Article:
“I’m so sorry,” I blurted, suddenly feeling very bad, because I’d let my boss down and I could see he was a pretty decent guy after all, though at the same time feeling also a little relieved about the news of my replacement. It made everything seem a little lighter.
My boss handed me my last check and then wrote down a number.
“Get yourself in a program man. You look like shit.”
He didn’t even ask if I was strung out, he just assumed it and somehow that struck me as funny, although I held Offfrom laughing until I got outside. A hooker in silver slippers quickened by me.
Back in my studio, I discovered a message from Kyrie. I’d thrown her number out weeks ago. I’d thrown everyone’s number out. Nothing could be done. I was gone from everyone. I erased her message and returned to the house.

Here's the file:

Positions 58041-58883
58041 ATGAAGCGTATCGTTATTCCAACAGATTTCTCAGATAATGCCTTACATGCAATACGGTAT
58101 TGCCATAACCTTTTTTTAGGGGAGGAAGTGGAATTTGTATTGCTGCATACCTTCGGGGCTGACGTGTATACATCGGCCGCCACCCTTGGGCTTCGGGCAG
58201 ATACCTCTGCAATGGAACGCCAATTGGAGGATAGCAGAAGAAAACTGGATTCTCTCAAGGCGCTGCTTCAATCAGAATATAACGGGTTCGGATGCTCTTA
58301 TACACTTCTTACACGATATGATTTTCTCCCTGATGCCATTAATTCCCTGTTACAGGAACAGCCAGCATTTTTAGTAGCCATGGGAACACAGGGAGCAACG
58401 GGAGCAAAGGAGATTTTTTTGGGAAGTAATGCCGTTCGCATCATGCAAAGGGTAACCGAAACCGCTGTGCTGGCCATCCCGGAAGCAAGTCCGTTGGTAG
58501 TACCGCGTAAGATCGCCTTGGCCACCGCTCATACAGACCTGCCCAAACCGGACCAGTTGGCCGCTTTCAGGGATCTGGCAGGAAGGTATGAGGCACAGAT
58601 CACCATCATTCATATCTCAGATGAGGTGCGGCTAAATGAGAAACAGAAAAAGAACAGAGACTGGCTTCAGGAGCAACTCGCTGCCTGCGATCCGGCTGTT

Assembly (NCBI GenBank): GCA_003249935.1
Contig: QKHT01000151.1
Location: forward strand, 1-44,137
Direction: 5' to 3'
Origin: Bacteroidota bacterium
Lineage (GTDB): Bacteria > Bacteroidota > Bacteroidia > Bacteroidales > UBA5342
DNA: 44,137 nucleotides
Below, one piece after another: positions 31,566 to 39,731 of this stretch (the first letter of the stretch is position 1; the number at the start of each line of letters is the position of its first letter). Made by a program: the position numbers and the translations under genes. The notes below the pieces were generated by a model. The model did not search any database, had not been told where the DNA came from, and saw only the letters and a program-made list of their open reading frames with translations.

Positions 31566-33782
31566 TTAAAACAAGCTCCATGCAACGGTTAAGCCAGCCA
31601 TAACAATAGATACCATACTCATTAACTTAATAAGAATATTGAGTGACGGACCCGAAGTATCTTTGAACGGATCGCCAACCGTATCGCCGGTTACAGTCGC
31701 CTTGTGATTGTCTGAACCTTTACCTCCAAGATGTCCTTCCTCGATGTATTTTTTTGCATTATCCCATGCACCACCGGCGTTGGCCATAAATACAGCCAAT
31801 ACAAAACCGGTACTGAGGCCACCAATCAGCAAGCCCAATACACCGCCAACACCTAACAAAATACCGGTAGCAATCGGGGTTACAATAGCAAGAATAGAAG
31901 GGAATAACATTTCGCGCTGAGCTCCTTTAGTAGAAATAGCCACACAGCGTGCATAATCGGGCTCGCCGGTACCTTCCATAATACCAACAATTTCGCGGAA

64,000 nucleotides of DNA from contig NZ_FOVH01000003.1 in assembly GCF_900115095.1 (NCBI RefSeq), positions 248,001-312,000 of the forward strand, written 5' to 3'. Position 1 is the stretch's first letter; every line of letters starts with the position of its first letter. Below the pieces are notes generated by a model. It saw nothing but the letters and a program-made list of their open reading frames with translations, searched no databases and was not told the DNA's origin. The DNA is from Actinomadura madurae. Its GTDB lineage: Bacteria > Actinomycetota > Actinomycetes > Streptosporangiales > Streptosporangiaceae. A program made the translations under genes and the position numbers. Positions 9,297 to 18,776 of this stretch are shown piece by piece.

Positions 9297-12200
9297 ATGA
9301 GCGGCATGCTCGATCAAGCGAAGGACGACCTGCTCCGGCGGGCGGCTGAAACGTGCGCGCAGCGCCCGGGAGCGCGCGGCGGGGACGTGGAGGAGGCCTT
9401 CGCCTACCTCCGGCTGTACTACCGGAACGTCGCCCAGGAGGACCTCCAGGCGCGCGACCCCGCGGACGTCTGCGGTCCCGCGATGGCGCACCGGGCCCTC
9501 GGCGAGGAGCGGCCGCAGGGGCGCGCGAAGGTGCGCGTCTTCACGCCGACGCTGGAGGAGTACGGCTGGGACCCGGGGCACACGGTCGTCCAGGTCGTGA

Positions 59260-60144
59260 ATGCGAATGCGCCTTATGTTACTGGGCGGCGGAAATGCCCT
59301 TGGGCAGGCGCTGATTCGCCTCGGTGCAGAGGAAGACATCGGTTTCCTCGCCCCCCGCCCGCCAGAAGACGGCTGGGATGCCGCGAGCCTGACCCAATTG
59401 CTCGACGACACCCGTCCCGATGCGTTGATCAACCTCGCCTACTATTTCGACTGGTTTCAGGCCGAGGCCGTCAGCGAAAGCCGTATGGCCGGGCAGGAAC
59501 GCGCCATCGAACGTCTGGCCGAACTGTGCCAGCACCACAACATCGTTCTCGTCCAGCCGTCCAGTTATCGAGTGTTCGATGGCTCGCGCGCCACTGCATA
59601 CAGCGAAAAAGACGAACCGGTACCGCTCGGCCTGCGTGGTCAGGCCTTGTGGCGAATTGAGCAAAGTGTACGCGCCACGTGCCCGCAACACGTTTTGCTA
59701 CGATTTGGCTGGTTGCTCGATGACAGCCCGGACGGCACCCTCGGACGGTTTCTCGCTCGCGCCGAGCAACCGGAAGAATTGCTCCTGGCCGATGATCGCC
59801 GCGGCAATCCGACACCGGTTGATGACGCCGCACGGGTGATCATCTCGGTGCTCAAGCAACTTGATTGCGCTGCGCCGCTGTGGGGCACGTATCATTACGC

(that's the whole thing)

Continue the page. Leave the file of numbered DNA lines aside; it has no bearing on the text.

In the back of my mind, I understood I would need money soon, but for some reason that didn’t bother me. I still had my Visa card, and since selling my CD player, I’d further improved on that resulting silence by insulating my room with egg cartons and limiting the sun’s glare with strips of tinfoil stapled to pieces of cardboard placed over my windows, all of which helps me feel a little safer.
Mostly the clock tells me the time, though I suspect the hands run intermittently fast and slow, so I’m never sure of the exact hour. It doesn’t matter. I’m no longer tied to anyone’s schedule.
As a precaution, I’ve also nailed a number of measuring tapes along the floor and crisscrossed a few of them up and down the walls. That way I can tell for sure if there are any shifts. So far the dimensions of my room remain true to the mark.